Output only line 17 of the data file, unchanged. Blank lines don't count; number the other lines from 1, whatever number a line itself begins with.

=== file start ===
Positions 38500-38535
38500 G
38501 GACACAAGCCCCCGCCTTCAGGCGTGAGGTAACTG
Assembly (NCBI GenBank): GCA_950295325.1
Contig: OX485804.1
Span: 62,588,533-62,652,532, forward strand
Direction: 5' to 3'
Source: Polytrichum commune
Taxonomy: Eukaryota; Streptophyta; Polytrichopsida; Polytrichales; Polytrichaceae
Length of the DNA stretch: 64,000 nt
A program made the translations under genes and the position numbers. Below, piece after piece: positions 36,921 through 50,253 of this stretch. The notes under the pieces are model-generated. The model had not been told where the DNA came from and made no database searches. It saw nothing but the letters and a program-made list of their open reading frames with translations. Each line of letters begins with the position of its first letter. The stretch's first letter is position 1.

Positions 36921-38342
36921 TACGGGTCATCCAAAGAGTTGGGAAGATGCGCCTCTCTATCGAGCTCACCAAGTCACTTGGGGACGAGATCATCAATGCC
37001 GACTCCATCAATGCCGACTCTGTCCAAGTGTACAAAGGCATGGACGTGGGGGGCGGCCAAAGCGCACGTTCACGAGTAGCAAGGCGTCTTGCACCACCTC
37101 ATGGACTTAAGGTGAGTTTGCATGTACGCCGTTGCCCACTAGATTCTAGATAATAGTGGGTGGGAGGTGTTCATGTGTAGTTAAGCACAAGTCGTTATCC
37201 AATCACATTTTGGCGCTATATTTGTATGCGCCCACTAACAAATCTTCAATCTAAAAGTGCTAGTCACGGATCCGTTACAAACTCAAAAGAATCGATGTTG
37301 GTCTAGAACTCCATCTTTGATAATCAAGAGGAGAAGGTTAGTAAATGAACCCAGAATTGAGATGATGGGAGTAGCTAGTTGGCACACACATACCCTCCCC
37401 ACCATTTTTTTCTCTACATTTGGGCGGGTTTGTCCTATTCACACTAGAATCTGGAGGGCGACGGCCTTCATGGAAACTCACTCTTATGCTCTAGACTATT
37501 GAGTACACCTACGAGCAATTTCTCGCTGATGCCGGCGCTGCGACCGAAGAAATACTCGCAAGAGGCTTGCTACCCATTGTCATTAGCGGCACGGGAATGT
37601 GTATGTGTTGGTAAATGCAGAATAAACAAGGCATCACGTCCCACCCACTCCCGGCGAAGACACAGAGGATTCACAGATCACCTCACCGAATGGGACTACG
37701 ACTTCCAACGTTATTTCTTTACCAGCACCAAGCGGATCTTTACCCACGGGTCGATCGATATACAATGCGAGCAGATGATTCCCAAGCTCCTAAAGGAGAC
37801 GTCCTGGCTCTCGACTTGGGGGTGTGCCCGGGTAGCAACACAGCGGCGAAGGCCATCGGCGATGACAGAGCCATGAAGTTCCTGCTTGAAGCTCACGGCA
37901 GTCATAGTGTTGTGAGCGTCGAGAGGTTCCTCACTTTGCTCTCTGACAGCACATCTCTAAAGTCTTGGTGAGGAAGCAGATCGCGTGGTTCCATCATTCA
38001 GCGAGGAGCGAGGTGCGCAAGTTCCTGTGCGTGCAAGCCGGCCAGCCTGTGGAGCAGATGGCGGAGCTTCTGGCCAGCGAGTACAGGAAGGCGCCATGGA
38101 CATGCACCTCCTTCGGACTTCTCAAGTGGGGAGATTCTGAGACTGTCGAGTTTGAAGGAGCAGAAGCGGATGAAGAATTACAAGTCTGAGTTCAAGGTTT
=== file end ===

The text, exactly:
37301 GTCTAGAACTCCATCTTTGATAATCAAGAGGAGAAGGTTAGTAAATGAACCCAGAATTGAGATGATGGGAGTAGCTAGTTGGCACACACATACCCTCCCC